Like I mentioned earlier, we’re writing a lot more as a band nowadays and everyone’s contributing something to the writing process. Overall I think there’s been some shift in influences, Beyond has a more refined sound to it than our previous stuff, but I still feel like it carries our musical DNA from our previous stuff. On this record we’re experimenting a lot more with odd-time signature and general music theory wankery. It certainly sounds more progressive, which is I think the result of us progressing as a band.

You pay attention to atmospheric and ambient elements in your music. How important it is for the structure of your songs?

Hugely important. I feel like it’s necessary to have some calm and atmospheric parts in between so the powerful parts have more of an impact. If you’re at full throttle entire time it eventually starts sounding more or less the same, we like to structure our songs so as to make it a little journey from starts to finish, with some ups and downs, valleys and mountains, that kind of stuff. It just keeps things interesting for us, and hopefully the listener as well. When we’re in the studio we love to experiment with different sounds and creating layered soundscapes, that’s one of my favorite parts of studio work. For example at one point during recording we set up two of our amps in a church, which of course has a huge natural reverb, and split the signal between the two amps with a stereo delay pedal and a tremolo so the sound was alternating between the amps. We used room mics to capture the natural reverb of the church. That sound can be heard during the solo in the intro of the track ‘Dusk’.

How do you see the Icelandic progressive rock scene? There has been many, many great bands coming from Iceland in the recent years. It seems that you guys love prog over there.

In the 70’s there were some pretty awesome prog bands, like Þursaflokkurinn and of course Trúbrot whose album Lifun remains an absolute classic in Icelandic music history. When we first got started however, I think we were pretty much the only active prog band in Iceland, save from maybe Agent Fresco (who are incredible by the way). Maybe I’m wrong though. We’ve been active for over four years though and in that time there’s been a lot of cool new bands cropping up that I think fit into the prog genre, Future Figment is a great example and we’ve played a few shows with that band. I think Iceland has one of the largest numbers of bands-per-capita in the world, probably due to the fact that it’s a frozen wasteland for a good part of the year and sheer boredom really gets your creative juices flowing. The Icelandic prog scene is a tiny one but it seems to be getting bigger year by year.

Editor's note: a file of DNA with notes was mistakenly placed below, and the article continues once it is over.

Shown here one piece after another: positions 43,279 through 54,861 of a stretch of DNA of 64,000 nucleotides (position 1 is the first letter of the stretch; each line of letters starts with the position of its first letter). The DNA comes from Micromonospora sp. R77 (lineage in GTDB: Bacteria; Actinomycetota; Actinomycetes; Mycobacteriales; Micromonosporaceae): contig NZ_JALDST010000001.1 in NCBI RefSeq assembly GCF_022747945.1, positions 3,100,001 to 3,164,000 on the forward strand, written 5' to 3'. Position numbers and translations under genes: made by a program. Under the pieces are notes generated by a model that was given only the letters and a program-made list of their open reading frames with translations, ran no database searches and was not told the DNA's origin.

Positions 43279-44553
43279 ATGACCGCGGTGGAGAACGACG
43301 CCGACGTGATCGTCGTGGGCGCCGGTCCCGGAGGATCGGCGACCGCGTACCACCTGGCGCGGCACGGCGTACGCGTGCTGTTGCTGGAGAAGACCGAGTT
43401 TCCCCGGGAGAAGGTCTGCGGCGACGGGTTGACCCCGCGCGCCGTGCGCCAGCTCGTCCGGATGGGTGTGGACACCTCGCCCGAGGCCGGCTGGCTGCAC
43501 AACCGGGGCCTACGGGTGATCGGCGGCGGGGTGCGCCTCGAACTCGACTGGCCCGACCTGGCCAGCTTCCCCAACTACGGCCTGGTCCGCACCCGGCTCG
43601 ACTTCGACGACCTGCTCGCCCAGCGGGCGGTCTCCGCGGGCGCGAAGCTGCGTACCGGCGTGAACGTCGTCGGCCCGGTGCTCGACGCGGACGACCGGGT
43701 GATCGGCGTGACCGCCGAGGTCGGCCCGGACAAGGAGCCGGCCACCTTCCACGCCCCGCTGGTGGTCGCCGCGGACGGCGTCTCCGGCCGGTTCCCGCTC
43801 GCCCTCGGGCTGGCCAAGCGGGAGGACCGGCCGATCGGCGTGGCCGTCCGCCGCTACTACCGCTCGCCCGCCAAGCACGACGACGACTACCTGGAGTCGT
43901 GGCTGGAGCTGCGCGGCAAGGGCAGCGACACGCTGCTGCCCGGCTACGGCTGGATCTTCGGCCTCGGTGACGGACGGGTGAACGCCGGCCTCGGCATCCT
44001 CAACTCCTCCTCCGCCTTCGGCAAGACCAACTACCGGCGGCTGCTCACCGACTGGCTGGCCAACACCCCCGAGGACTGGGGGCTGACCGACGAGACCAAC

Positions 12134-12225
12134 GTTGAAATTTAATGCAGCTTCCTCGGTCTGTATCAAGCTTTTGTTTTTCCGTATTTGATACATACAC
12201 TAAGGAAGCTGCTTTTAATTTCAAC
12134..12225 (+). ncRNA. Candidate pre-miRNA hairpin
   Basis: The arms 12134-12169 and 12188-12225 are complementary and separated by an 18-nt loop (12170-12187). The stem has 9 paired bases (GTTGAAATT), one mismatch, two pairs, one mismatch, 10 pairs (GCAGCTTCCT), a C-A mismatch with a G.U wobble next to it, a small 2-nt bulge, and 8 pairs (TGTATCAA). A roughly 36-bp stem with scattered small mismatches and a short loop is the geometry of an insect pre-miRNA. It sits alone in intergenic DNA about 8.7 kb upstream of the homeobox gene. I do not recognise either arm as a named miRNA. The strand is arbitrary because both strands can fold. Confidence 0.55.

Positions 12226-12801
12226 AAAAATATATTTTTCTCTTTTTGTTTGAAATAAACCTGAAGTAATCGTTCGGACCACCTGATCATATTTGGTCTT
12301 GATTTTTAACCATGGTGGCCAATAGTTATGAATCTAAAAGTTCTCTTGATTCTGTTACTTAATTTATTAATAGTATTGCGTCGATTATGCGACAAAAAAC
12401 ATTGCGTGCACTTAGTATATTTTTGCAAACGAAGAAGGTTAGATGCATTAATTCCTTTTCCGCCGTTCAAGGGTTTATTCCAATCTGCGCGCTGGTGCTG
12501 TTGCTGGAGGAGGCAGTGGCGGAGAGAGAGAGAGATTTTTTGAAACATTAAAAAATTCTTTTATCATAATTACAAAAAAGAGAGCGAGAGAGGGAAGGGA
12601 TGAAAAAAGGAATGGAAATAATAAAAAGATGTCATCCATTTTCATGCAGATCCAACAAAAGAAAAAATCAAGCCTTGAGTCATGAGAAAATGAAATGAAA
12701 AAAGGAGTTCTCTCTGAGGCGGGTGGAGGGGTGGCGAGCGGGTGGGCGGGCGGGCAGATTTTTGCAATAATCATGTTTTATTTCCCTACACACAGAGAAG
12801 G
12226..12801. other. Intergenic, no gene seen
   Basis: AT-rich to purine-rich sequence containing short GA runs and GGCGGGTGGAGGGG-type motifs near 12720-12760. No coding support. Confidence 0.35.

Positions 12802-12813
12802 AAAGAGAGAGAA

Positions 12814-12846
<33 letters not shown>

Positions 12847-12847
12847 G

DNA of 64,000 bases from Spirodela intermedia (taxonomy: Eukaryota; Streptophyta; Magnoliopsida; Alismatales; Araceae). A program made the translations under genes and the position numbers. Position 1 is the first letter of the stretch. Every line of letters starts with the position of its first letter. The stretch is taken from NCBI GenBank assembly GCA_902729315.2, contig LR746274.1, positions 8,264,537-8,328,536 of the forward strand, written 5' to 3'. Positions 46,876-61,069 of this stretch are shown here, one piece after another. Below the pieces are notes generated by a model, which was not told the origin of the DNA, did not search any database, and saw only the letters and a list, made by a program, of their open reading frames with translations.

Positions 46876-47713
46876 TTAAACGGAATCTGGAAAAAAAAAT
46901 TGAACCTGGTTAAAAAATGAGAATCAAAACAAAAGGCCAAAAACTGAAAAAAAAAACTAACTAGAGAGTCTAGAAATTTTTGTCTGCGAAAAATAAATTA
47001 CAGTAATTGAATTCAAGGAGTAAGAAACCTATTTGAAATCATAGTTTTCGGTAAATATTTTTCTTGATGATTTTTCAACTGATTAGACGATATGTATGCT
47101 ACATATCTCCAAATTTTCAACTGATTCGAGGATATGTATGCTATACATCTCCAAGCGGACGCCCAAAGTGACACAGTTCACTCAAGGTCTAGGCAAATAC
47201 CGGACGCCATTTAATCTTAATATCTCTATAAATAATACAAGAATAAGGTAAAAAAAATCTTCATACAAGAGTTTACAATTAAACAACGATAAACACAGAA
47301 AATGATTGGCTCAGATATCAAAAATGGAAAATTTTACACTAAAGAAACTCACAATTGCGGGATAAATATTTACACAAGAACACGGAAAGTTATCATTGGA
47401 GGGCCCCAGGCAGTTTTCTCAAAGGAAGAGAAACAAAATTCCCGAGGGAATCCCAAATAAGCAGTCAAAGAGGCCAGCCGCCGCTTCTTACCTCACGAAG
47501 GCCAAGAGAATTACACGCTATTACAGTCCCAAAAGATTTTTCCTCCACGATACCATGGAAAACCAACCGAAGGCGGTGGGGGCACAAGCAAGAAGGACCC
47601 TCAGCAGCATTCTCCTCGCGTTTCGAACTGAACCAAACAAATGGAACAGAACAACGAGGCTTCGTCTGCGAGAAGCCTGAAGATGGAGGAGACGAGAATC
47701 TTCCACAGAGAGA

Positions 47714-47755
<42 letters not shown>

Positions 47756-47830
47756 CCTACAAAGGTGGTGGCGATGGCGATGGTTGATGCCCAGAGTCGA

Do you guys consider yourselves a part of any specific cultural movement, however peripheral?

Not really, at least I don’t see it that way. I’m not sure we have a similar sound to any other  Icelandic band, we’re mostly inspired by foreign bands anyway. As an artist it’s hard to realize you’re a part of any specific movement, especially when you’re currently making the art. Maybe historians will classify us as part of some movement later down the road, but right now I don’t think we’re part of any movement, at least not consciously.

Are you also involved in any other projects or bands beside Ring of Gyges?

Yes, I have a solo project simply named Helgi Jóns, which is somewhat calmer than Ring of Gyges and more jazzy/folky and kind of in line of Steven Wilson/Damnation era Opeth. I have two songs on Bandcamp under the name Helgi Jóns. I’m currently based in Stockholm and I’ve found some excellent musicians to play that stuff with me. The other guys also have other projects, Guðjón has another prog band named UMÆ and also plays with the post-rock group Vára. Einar drums for a thrash metal band named Chronolium.

So, what comes next for Ring of Gyges?

Right now we’re not quite sure. We’re far from done and I’m currently writing new material for our next album. We’d love to tour around Europe with out album, but right now we’re unsigned and don’t have any management. We hope that changes soon though. I’m really serious about music and if we get lucky we’ll make this a full-time job. If you’d like to stay updated about live shows you can like our Facebook page!